"Oh, that's wonderful, Sonja. Just like that." I took my camera off the tripod and began to move around. With each person getting about three photos into the book, I wanted as many good ones as possible. Suddenly the thing that every good photographer waits for happened- the magic picture. Sonja turned slightly away from me, but her eyes stayed glued to the lens. Her mouth opened just a bit, and spread into the most beautiful smile. The lines around her dark eyes bunched up to give her that motherly look, and her face relaxed. She looked peaceful. I snapped three pictures off, and lowered the camera, smiling wildly. "That was it, Sonja. You did it."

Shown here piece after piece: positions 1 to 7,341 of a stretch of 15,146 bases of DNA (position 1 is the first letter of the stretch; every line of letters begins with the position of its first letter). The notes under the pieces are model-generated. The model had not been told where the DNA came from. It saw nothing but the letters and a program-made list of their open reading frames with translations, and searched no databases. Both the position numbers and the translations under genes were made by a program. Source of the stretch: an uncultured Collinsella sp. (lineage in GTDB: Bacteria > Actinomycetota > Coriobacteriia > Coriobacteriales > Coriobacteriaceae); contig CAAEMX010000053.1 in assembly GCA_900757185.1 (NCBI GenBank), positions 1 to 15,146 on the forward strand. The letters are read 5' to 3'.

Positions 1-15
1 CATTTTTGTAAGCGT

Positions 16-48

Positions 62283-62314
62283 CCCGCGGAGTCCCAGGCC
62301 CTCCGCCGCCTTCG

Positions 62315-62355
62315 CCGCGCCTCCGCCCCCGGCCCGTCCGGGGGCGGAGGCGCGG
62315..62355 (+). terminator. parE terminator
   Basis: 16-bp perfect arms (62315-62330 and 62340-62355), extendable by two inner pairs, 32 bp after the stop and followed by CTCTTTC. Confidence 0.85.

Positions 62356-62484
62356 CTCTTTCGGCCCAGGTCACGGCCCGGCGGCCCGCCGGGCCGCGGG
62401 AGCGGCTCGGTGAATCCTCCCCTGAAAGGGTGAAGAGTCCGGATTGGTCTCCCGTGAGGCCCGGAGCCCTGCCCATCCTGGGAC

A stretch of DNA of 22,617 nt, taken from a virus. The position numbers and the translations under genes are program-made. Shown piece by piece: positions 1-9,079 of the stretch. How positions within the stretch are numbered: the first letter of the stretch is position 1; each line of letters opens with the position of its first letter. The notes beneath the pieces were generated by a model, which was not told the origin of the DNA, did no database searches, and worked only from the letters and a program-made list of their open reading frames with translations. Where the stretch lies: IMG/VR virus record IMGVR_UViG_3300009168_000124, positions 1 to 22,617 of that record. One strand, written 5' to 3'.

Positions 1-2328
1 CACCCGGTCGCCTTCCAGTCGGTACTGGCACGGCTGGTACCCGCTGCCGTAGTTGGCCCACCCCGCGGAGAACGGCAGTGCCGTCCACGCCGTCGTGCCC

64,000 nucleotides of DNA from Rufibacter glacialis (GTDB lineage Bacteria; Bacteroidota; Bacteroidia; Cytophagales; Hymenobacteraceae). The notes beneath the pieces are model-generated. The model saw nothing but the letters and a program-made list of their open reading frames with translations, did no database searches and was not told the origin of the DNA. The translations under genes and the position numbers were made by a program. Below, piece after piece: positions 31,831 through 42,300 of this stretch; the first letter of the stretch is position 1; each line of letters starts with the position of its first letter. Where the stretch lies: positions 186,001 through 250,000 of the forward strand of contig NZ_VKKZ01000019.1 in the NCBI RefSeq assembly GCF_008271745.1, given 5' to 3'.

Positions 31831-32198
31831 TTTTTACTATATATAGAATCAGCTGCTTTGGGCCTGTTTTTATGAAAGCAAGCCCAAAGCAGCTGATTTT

"Really? That's it?" she straightened on the bench then stood. "That was not bad at all."
"Nope. It's really not. You did great." To my surprise, she walked over to me and grabbed me in a tight hug.
"Thank you, honey. This is a good thing you do. My Juan would be so proud."
"I'm sure he would."
I laid in my bed that night, arms over my head as I stared up at the ceiling. Years ago I had put tiny glow in the dark stars on it in various patterns, trying to copy the constellations in the sky. Over by the closet was the Big Dipper. That was all I could recognize now. My thoughts turned to Caden. What was she doing? Where was she? Was she going to go on some wonderful, exotic trip over the summer? Some sort of congratulatory gift for going into her senior year?